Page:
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Ordinary Differential Equations: Classification of ODEs

Classification of ODEs

Order

The order of an ODE is the order of the highest derivative appearing in the equation. For example, the following equation (Newton’s equation) is a second-order ODE:

    \[m \frac{\mathrm{d}^2x}{\mathrm{d}t^2}=mg-kx\]

while the beam equation is a fourth-order ODE:

    \[EI\frac{\mathrm{d}^4y}{\mathrm{d}x^4}=q\]

Linear vs. Nonlinear

An ODE is linear if it can be written as the linear combination:

    \[\frac{\mathrm{d}^ny}{\mathrm{d}x^n}+\sum_{i=0}^{n-1} a_i(x)\frac{\mathrm{d}^iy}{\mathrm{d}x^i}=f(x)\]

where a_i(x) and f(x) are functions of the independent variable x. All the examples above are considered linear ODEs.
The following are two examples of nonlinear ODEs with x being the dependent variable and t being the independent variable:

    \[\begin{split}\frac{\mathrm{d}x}{\mathrm{d}t}&=\frac{k}{x}\\\frac{\mathrm{d}^2x}{\mathrm{d}t^2}&=\sin{x}\end{split}\]

Homogeneous vs. Nonhomogeneous

A homogeneous ODE is an equation whose every term contains either the dependent variable or one of its derivatives. For example, Newton’s second law applied to a spring without the gravitational term is a linear homogeneous ODE:

    \[m \frac{\mathrm{d}^2x}{\mathrm{d}t^2}=-kx\]

If one of the non-zero terms in the ODE contains neither the dependent variable nor any of its derivatives, the equation is nonhomogeneous. As an example, if the gravitational term is added to Newton’s second law, then, the equation becomes nonhomogeneous:

    \[m \frac{\mathrm{d}^2x}{\mathrm{d}t^2}=mg-kx\]

The free term (the term devoid of the dependent variables and any of its derivatives) is called the source term.

 

A linear homogeneous ODE has the following form:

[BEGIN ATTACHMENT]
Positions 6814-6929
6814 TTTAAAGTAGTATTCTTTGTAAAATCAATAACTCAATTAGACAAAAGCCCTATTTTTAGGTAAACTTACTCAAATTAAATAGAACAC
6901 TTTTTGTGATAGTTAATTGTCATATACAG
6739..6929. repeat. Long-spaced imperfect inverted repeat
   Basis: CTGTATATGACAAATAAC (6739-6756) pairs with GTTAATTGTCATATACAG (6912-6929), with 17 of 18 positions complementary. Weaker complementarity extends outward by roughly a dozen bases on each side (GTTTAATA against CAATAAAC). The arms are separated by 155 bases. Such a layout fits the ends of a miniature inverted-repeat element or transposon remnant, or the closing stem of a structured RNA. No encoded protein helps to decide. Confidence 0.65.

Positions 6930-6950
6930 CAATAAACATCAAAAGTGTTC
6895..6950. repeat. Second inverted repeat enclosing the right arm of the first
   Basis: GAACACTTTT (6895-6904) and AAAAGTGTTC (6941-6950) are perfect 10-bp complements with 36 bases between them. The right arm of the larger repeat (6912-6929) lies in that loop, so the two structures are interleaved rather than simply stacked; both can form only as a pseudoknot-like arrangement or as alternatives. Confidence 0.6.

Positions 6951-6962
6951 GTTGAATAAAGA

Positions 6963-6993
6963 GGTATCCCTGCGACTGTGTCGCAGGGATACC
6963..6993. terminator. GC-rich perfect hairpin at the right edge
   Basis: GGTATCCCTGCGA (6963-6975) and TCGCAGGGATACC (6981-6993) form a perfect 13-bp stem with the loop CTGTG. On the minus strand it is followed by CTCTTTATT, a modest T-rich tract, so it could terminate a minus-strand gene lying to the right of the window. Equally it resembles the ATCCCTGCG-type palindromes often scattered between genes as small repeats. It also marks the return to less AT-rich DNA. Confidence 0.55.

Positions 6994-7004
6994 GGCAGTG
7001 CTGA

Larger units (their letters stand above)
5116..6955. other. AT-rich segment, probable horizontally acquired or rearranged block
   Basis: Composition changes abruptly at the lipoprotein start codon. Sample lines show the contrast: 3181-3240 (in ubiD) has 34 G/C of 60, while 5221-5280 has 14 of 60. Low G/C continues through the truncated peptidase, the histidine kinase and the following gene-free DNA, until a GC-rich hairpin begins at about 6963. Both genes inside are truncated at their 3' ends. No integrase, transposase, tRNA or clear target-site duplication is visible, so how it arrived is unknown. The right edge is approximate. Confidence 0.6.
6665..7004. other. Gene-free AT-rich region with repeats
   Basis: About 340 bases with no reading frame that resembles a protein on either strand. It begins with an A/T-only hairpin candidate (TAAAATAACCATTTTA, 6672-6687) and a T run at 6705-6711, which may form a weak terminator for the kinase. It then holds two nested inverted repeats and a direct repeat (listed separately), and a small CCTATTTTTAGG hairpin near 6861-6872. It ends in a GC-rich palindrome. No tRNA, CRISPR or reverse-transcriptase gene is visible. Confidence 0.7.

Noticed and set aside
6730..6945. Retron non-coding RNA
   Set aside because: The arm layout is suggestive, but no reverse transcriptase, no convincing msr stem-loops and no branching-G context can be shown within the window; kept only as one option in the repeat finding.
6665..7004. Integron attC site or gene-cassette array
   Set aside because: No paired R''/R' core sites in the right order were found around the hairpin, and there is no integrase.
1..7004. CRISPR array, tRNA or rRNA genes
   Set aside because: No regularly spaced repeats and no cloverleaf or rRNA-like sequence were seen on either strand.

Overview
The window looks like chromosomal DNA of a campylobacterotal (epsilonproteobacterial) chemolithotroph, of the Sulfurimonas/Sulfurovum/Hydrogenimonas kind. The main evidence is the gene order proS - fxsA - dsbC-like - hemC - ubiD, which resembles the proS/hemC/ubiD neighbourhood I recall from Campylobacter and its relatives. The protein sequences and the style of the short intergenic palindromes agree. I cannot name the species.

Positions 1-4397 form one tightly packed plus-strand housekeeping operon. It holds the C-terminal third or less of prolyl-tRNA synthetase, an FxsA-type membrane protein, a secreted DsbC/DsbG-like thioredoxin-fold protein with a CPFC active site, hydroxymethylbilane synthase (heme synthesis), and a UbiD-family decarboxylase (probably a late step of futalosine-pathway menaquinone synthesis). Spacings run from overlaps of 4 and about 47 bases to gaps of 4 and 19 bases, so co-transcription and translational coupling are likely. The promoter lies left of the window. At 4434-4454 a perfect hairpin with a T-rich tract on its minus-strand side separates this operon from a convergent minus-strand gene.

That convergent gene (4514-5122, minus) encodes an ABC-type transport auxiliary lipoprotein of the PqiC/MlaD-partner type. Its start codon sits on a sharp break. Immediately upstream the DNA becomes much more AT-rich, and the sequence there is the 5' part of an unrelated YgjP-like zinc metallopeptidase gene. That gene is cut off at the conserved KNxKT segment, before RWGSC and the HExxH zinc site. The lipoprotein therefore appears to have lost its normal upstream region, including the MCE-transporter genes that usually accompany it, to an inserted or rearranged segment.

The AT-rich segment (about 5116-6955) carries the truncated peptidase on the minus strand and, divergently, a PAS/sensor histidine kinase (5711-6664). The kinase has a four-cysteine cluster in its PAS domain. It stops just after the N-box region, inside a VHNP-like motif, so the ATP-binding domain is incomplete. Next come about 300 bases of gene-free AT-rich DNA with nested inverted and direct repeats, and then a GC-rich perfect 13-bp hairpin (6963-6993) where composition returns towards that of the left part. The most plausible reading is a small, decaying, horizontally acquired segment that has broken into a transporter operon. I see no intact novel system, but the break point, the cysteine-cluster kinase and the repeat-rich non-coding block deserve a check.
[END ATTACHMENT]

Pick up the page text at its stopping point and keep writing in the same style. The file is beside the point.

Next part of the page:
\[\frac{\mathrm{d}^ny}{\mathrm{d}x^n}+\sum_{i=0}^{n-1} a_i(x)\frac{\mathrm{d}^iy}{\mathrm{d}x^i}=0\]

while a linear nonhomogeneous ODE has the form:

    \[\frac{\mathrm{d}^ny}{\mathrm{d}x^n}+\sum_{i=0}^{n-1} a_i(x)\frac{\mathrm{d}^iy}{\mathrm{d}x^i}=f(x)\]

The term f(x) is called the source term. The solution to a linear homogeneous equation is called the complementary solution y_c while the solution when a source term appears in the equation is the sum of the complementary solution y_c and the particular solution y_p (which is particular to the source term f(x)). For example, the solution to Newton’s second law without the gravitational term has the form:

    \[x=C_1\cos\left(\frac{\sqrt{k}t}{\sqrt{m}}\right)+C_2\sin\left(\frac{\sqrt{k}t}{\sqrt{m}}\right)\]

while the solution when the gravitational term appears has the form:

    \[x=\frac{mg}{k}+C_1\cos\left(\frac{\sqrt{k}t}{\sqrt{m}}\right)+C_2\sin\left(\frac{\sqrt{k}t}{\sqrt{m}}\right)\]


The particular solution is the term \frac{mg}{k}.

IVP vs. BVP

Depending on the boundary conditions, an ODE can be classified as either an Initial Value Problem (IVP) or a Boundary Value Problem (BVP). An initial value problem is an ODE given with initial conditions of the dependent variable and its derivative at a particular value of the independent variable. This usually applies to dynamic systems whose independent variable is time. For example, Newton’s second law of motion is an initial value problem because the initial value at t=0 of the displacement x(0) and the velocity x'(0) are required to reach a solution. The initial values lead to a particular path that is a function of time x(t).

A boundary value problem is an ODE given with boundary conditions at different points. This usually applies to static systems whose independent variable is position. For example, the Euler-Bernoulli beam deflection equation is a boundary value problem. The boundary conditions of the displacement y, the rotation y', and the third and fourth derivatives, are usually given at boundary points on the beam which will then dictate the equilibrium deflection of the beam as a function of position y(x).

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